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Hot Mail
Hot Mail,

HOT MAIL by Tessa Duder and William Taylor

This book began when I chanced upon Longer Letter Later by the American writers Paula Danziger and Ann E Martin, and began to think of how a similar format could work for myself and William Taylor, using the increasingly popular medium of e-mails.

Two obvious differences would be that the characters would be male and female, and that they would not be two best friends wrenched apart as in the American book, but two young people from completely different backgrounds and situations discovering each other on the Net, as millions of them around the world are apparently doing.

Our publisher at Penguin was enthusiastic, though emphatic that there had to be three stories going on simultaneously over a period of time - their individual stories and the story of their developing trust and friendship - rather than simply a single story of friendship. (Two recent New Zealand adult novels in e-mails have been poorly reviewed because of their insistence in making them 'love stories', with little attention paid to their daily on-going lives.)

Writing the book took about three months and was a most pleasurable experience for us both (unlike, apparently, Danziger and Martin, whose notes at the back of the book indicated that the writing had not been without its difficulties and even put their friendship at risk).

William Taylor's one condition was that we write it, naturally, on e-mails, but not discuss the story beforehand. So we discovered our characters' backgrounds and problems bit by bit, as in real life; receiving a new email became quite a feature of our daily lives during that period.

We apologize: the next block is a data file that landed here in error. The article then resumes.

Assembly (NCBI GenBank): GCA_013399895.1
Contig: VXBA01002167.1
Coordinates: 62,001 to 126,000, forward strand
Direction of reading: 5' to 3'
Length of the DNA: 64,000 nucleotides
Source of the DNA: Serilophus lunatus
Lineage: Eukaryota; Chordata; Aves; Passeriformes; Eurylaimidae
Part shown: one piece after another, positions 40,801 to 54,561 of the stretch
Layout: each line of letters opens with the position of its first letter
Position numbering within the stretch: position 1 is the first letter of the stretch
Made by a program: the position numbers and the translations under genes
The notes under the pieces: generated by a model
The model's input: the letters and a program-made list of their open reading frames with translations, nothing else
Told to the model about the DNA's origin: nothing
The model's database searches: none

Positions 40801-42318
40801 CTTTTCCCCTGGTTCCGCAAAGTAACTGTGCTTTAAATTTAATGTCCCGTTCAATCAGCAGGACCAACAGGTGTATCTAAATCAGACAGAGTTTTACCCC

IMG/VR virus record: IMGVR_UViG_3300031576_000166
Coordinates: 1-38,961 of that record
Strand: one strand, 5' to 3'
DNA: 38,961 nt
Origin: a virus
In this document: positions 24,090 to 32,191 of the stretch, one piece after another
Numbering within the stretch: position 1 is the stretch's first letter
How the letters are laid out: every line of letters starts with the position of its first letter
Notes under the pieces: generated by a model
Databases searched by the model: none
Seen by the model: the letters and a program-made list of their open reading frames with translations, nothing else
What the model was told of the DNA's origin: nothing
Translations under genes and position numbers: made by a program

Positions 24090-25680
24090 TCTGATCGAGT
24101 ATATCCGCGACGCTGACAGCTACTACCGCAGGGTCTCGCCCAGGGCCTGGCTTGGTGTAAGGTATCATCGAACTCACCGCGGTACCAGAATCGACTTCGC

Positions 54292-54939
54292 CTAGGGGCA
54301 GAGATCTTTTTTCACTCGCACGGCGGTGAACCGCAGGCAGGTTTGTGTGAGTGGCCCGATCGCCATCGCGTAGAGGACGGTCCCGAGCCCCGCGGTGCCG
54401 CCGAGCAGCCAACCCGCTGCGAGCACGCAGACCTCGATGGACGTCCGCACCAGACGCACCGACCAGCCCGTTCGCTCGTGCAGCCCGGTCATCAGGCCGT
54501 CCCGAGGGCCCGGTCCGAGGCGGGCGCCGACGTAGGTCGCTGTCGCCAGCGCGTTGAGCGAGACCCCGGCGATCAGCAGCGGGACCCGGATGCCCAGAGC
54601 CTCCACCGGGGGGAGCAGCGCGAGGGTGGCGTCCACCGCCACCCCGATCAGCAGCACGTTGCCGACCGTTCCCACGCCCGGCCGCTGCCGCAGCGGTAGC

After the first draft was completed, some editorial tightening-up was required, and some checking by a nautical adviser who had in fact done a cruise very like Jess's, and had made his logs, diaries and letters available to me.

We have both read extracts in schools in Australia and New Zealand and been delighted by the students' spontaneous and positive response. Most reviews in both countries have been enthusiastic, but predictably a few have found the occasional bad language and the e-mail vernacular rather too 'un-literary,' occasionally 'tiring to read,' even 'offensive.' To many of these people, the presence of even one mild swear word is one too many! Yet we were to a degree, stuck with it - to have had two teenagers e-mailing in 'good English', even the English of essays or letters written for schools assignments, would have been totally unreal. Dan's voice, particularly, is probably the first time that the written vernacular of a young New Zealand male has been portrayed with such accuracy. William Taylor was a teacher of eight to 13-year-olds for many years and continues to visit schools, as well as meet his son's friends.

It has been pleasing that the book continues to sell well in New Zealand and unexpectedly well in Australia, where their own young adult genre is a highly developed, even crowded, market.

We see this as a book which underneath its humour and rough vernacular is actually quite a poignant story of two lonely young people making the best of their unusual situations, for good 11-year-old readers and up.

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Spirit of Youth
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Last updated 25/10/14 ©2014 Tessa Duder.